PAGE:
How the Indian OceanTsunami Warning System Works?s1180054, Yoshinobu Kimezawa
IntroductionThe Pacific Tsunami Warning Centre (PTWC)has been alerting countries in the Pacific region tothe dangers of killer waves for a long time. As a result of the 2004 Indian Ocean tsunami thatkilled almost 230,000 people, the United NationsIntergovernmental Oceanographic Commissionbegan coordinating efforts to create an IndianOcean tsunami early warning system.
When an Earthquake HappensWhen an earthquake happens in the Indian Oceanregion, data from a variety of sources istransmitted to the Pacific Tsunami WarningCentre (PTWC) based in Hawaii and the JapanMeteorological Agency (JMA) in Tokyo.
The PTWC and JMAThe two centres have the primary responsibility.They receive earthquake information and datafrom tidal gauges and Deep-ocean Assessmentand Reporting of Tsunamis (DART) sensors orbuoys. They also receive breaking news,telegrams, and information over the telephone.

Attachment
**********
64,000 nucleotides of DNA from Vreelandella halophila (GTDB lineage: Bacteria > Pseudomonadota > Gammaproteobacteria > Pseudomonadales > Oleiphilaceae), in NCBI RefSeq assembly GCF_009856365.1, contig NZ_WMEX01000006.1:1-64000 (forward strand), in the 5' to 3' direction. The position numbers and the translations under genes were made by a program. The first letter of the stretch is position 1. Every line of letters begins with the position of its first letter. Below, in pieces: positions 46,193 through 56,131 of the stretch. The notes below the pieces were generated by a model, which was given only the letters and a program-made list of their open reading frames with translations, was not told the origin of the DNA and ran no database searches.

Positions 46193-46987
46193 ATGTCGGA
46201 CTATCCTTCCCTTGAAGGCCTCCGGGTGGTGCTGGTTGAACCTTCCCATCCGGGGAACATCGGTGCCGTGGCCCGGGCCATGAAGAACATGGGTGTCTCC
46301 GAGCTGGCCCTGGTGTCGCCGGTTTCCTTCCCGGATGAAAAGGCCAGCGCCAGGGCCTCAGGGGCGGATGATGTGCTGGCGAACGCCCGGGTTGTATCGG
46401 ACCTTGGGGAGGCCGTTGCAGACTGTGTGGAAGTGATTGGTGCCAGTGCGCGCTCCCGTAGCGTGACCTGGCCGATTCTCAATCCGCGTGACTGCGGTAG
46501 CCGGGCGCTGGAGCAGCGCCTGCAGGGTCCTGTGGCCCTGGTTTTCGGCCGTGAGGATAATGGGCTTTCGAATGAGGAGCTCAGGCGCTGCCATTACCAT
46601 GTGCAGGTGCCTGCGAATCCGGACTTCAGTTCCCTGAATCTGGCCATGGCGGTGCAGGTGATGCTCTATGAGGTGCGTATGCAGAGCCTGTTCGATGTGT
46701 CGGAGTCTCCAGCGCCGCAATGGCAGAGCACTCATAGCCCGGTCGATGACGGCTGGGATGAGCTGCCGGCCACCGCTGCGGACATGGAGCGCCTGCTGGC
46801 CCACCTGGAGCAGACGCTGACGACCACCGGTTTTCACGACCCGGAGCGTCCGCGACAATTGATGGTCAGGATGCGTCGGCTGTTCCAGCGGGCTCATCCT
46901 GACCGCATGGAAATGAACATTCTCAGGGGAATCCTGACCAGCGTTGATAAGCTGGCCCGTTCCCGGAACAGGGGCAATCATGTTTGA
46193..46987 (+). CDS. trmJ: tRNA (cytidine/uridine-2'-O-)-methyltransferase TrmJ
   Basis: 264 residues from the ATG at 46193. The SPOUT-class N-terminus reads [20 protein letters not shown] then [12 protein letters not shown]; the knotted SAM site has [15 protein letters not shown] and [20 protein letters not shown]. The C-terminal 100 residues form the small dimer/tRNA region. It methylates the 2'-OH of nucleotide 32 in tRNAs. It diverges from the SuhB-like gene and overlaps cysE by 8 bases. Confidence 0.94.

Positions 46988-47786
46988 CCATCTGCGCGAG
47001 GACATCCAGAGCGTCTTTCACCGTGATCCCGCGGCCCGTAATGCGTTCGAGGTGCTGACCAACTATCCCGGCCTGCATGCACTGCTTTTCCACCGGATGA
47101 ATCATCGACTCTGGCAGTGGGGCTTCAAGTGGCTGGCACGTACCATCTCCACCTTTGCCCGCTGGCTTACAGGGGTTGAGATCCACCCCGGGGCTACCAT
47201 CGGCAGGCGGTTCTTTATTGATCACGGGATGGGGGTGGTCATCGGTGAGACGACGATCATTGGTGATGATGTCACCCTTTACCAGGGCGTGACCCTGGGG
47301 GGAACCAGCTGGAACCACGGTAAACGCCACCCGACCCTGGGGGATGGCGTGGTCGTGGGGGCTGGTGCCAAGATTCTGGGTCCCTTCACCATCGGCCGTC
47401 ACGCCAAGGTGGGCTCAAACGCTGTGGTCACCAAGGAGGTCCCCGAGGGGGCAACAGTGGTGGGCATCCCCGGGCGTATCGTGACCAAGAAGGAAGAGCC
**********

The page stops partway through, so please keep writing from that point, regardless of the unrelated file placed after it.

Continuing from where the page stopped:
The Job of PTWC and JMAThe job of these two centres is going to locate anddetermine the size of earthquakes, determinewhether they have the potential to cause tsunamisand predict tsunami wave arrival times whereverpossible.
Difficult to issue fastIt takes about 15 to 20 minutes for earthquakedata to be deciphered and a tsunami watch to beissued, according to the PTWC. Inlandearthquakes will not result in tsunamis and not allunderwater earthquakes result in tsunamis. Thisdepends on the location and nature of theearthquake.
The Way to AlertWarnings to the people are delivered in a varietyof ways. Over the airwaves - radio, television,SMS, email - and manually, using bells,megaphones or loud-speakers attached tomosques.
ConclusionThe tsunami warning system is a great tool.However, it does not reach all areas and even if itdoes, warnings can be confused. In other areas,there are no escape routes as transportinfrastructure is poor.